By Canadian Wildlife Staff Photograph by Juan Luna
What do you do when a gravel quarry reaches the end of its day? In Haliburton, Ont., John Patterson is turning one into a sustainable market garden.
Just a few years ago, the site of Abbey Gardens was an aging gravel pit in Haliburton, Ont. Today, it is being reclaimed as an organic market garden, bringing the process of sustainable food production and distribution into the heart of the community. And according Abbey Gardens’ founder, retired IT entrepreneur John Patterson, this is only the beginning of the story.
Abbey Gardens is a multi-faceted project. Can you give us a quick tour?
Sure. When you come up the road, the first thing you see is our sustainable straw-bale building. We call it our “food hub.” It’s where we sell what we grow. There’s a little shed out front, where a local bakery called Into the Blue makes pizzas in wood-fired clay ovens.
Behind that, you see a two-acre market garden, which is part of the gravel pit we’re reclaiming. It’s run by a small full-time staff during the summer and about 30 volunteers. They’re growing all kinds of stuff — squash, carrots, strawberries, peas and so on. You’ll also see a couple of unheated hoop houses covered in greenhouse plastic where we’re experimenting with extending the growing season.
Where did the idea come from?
About eight years ago, I visited the Eden Project in Cornwall, England. The community had a big pit where they used to mine clay for the local pottery industry. They’ve created an amazing environmental centre there where, under big domes, they have demonstrations of the climates of the world. They’ve got other things, too, like stages for performances, outdoor gardens, a restaurant, a gift shop. They get millions of visitors a year.
How did that translate to Haliburton?
We’re much smaller, obviously. But I came back and started talking about the idea with a friend who owned this gravel pit. He was quite excited about it. So, he sold us the pit. By us, I mean Abbey Gardens Community Trust, which was formed in 2009 and is run by a board of local people. Then we set about the regeneration of the pit. The previous owner is still drawing some gravel, but that space is getting smaller. He’ll be done in a year or so.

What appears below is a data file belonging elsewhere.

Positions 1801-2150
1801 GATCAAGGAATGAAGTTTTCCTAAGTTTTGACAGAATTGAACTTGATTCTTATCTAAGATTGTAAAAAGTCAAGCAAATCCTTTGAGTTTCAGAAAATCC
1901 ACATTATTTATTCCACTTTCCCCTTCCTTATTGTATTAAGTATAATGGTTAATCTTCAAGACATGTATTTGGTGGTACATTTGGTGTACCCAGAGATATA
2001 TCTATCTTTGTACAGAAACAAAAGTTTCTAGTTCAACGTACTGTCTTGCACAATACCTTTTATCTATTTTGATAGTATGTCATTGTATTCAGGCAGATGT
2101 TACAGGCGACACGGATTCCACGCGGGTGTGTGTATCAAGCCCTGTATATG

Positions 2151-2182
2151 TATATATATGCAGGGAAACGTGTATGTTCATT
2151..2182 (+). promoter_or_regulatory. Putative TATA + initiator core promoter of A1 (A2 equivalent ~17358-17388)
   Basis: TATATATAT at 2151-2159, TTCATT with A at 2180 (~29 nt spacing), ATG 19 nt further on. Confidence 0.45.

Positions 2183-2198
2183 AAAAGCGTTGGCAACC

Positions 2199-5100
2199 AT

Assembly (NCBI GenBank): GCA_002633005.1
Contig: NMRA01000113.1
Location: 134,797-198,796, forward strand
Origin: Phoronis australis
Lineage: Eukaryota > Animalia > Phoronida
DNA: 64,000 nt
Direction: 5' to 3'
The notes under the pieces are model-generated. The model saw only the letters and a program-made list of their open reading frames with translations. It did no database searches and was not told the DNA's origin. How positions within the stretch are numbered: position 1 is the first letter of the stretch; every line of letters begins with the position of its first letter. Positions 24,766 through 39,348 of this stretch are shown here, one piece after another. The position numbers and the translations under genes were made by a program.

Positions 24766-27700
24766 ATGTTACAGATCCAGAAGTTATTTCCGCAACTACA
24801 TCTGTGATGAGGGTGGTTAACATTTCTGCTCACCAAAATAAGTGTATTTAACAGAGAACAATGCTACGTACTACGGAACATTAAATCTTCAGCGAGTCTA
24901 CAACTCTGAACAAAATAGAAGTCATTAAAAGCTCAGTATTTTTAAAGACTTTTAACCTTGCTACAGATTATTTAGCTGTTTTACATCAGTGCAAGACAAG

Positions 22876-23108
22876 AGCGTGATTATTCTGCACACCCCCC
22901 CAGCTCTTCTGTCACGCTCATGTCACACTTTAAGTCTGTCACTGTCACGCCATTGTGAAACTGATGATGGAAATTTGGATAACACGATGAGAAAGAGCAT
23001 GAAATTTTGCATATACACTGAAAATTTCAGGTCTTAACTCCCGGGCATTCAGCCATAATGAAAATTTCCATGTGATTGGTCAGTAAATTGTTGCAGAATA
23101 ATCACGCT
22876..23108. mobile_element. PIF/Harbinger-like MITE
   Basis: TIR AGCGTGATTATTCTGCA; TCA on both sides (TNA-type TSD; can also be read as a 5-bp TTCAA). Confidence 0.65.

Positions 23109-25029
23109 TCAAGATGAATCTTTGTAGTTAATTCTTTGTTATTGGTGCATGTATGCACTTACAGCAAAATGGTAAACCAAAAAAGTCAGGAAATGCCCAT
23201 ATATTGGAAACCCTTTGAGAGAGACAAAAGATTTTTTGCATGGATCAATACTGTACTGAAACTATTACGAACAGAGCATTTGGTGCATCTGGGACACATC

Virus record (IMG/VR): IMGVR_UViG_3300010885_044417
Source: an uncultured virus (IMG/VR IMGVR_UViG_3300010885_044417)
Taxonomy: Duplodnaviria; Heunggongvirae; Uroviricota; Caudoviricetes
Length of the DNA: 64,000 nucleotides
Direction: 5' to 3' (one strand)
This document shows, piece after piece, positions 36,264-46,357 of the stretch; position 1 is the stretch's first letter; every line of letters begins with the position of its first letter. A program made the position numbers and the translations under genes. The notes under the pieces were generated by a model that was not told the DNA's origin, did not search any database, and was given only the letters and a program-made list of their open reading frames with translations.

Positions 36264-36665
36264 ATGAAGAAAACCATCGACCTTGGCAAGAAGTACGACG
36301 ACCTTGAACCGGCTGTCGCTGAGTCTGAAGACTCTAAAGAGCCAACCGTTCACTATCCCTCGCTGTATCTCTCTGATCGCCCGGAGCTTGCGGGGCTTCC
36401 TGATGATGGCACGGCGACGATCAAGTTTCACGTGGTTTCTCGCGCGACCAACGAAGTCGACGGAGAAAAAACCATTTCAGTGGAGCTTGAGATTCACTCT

But there’s more to the space than the pit, garden and food hub, yes?
We have more than 200 acres. There are lovely forests, streams, ponds and great swampy areas. They are fabulous for the extensive education programs we’ve developed, including programs for kids. We have up to 80 at a time coming through for half-day programs to learn about gardening and wildlife.
In addition, we’re attracting some other business users. We have the pizzas from Into the Blue. This year, we also had a young couple open a brewery, called Highlands Brewery. Within the first month, they’d outgrown their building. The beer was so good. We hope to have a bigger building on the site next year so they can expand their capacity.
Sounds like a busy place. Do you have further plans for the site?
Yes. We’ll go where the road takes us. It’s an organic process, but Abbey Gardens has an amazing capacity to inspire others to think big thoughts. We keep getting offers of “let’s try this, let’s try that.” We hope to eventually have seven or eight businesses, owned and operated by other people, on the site. We also want to increase the size of our market garden up to 10 or 15 acres. And we’d like to have greenhouses so we can have vegetables growing year-round.
How do you describe your over-arching goal?
We’re doing this to help other people figure out what they can do and hopefully inspire them to do the same sort of thing. We’re deeply committed to the fact that it’s not going to be just the United Nations or national governments that can solve the challenges of sustainability. It’s got to be people and communities, acting locally.